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dc.contributor.advisorKappelman, John W.en
dc.creatorRyan, Timothy Michaelen
dc.date.accessioned2011-04-04T21:48:57Zen
dc.date.available2011-04-04T21:48:57Zen
dc.date.issued2001-05en
dc.identifier.urihttp://hdl.handle.net/2152/10821en
dc.descriptiontexten
dc.description.abstractIt has been hypothesized for over a hundred years that trabecular bone plays an important structural role in the musculoskeletal system of animals and that it dynamically responds to applied loads through growth. The objectives of this project are to quantify the three-dimensional structure of femoral head trabecular bone in a sample of extant strepsirhines, to test the functional significance of structural variation, and to assess the utility of femoral head trabecular structure for reconstructing the locomotor behavior of extinct primates. The bone volume fraction and fabric anisotropy of trabecular bone in the femoral heads of Cheirogaleus major, Avahi laniger, Galago senegalensis, Galago alleni, Loris tardigradus, Otolemur crassicaudatus, and Perodicticus potto were quantified in three dimensions using serial high-resolution x-ray computed tomography scan data. Significant structural differences were found between the predominantly leaping galagines and indriids and the non-leaping lorisines and cheirogaleids. The leapers in general have relatively anisotropic trabecular bone and the galagines display a unique pattern of increasing anisotropy and decreasing bone volume moving from the superior to the inferior half of the femoral head. By contrast, the non-leaping taxa possess relatively uniform and isotropic bone throughout the femoral head. To test the functional significance of structural differences between the leaping and non-leaping taxa, finite element models of the femoral head trabecular bone in Loris and Galago were constructed. Tissue stresses and strains in the Galago increased as the loading direction shifted from a more superior to a more ventral position, suggesting that the relatively anisotropic bone in this taxon is not optimally designed for significant loads varying off of a generally superoinferior axis. Stress and strain values were higher for both taxa in models with significantly decreased bone volume and connectivity among trabeculae, corroborating the hypothesized structural importance of trabecular bone. Analyses of two Eocene primate taxa – Omomys carteri and Shoshonius cooperi – demonstrate the utility of trabecular bone analyses for determining the possible locomotor behaviors of extinct taxa. Omomys has trabecular bone most similar to modern generalized quadrupedal forms like P. potto while Shoshonius has trabecular bone most like that of the leaping galagos.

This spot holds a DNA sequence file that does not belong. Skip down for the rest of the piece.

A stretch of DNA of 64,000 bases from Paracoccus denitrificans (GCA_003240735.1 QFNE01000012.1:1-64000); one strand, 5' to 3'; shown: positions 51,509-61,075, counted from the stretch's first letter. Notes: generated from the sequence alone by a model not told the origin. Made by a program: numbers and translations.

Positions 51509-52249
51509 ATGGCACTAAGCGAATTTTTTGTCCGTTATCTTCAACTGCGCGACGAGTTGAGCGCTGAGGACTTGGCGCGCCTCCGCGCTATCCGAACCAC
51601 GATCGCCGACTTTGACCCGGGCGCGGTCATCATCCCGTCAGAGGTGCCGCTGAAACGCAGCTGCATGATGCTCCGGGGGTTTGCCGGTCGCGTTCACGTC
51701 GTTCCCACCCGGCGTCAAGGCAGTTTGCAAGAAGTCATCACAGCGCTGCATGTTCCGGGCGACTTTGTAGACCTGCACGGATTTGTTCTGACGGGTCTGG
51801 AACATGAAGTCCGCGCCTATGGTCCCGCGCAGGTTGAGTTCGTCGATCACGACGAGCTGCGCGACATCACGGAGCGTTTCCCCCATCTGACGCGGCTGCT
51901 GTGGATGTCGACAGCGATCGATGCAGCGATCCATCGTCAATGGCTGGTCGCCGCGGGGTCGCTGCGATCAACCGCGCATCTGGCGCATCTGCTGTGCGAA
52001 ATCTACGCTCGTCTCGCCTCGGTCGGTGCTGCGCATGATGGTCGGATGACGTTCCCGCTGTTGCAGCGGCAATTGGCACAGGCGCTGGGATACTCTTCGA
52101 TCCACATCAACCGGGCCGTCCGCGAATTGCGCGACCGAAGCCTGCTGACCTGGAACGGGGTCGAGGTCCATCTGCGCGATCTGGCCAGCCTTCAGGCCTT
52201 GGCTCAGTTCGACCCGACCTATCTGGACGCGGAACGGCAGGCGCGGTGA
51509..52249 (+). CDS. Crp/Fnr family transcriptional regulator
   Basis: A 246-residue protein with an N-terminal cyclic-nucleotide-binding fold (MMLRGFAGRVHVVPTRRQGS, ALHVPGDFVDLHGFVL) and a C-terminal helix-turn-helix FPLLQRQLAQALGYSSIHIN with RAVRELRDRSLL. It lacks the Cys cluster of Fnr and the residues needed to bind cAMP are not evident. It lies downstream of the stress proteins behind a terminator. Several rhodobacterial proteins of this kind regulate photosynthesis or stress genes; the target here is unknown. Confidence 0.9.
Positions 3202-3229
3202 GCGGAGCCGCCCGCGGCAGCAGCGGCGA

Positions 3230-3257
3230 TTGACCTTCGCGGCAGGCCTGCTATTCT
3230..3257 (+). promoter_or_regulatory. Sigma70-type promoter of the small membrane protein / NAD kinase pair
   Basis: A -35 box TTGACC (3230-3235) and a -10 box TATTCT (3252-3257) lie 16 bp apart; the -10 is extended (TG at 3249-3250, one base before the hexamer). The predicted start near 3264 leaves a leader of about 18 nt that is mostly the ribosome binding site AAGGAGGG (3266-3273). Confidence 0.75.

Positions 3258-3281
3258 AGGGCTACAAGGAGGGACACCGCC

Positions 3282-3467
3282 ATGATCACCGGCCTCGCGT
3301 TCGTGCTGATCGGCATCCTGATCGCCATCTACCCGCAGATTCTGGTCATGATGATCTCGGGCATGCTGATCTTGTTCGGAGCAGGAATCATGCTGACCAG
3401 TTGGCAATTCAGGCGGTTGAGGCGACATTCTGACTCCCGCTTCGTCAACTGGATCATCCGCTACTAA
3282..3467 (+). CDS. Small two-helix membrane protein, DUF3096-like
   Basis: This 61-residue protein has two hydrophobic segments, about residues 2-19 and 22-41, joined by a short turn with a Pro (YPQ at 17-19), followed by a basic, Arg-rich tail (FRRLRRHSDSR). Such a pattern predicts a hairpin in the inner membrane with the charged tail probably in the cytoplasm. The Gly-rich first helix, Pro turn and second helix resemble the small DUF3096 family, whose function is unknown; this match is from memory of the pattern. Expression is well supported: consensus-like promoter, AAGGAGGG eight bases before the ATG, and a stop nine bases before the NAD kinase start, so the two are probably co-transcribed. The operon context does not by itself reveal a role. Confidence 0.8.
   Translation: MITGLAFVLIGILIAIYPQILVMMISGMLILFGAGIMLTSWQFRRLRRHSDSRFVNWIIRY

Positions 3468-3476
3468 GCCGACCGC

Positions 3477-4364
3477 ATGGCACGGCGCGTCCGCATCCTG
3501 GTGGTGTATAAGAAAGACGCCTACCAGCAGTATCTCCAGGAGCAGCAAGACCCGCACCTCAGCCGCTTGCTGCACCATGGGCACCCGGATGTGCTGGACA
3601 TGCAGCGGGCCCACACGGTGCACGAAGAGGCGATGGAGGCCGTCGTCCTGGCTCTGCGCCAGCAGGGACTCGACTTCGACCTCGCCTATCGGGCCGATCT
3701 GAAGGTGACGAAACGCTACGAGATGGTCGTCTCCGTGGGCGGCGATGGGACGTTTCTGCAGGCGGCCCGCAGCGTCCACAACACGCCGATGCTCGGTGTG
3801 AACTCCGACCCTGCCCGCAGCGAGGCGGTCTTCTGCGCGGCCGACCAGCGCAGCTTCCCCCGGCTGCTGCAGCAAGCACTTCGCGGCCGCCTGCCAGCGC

dc.format.mediumelectronicen
dc.language.isoengen
dc.rightsCopyright is held by the author. Presentation of this material on the Libraries' web site by University Libraries, The University of Texas at Austin was made possible under a limited license grant from the author who has retained all copyrights in the works.en
dc.subjectPrimatesen
dc.subjectOsteoporosis--Diagnosisen
dc.subjectBone densitometryen
dc.subjectFemuren
dc.titleThe structure and function of trabecular bone in the femoral head of strepsirhine primatesen
dc.description.departmentAnthropologyen
thesis.degree.departmentAnthropologyen
thesis.degree.disciplineAnthropologyen
thesis.degree.grantorThe University of Texas at Austinen
thesis.degree.levelDoctoralen
thesis.degree.nameDoctor of Philosophyen
dc.rights.restrictionRestricteden


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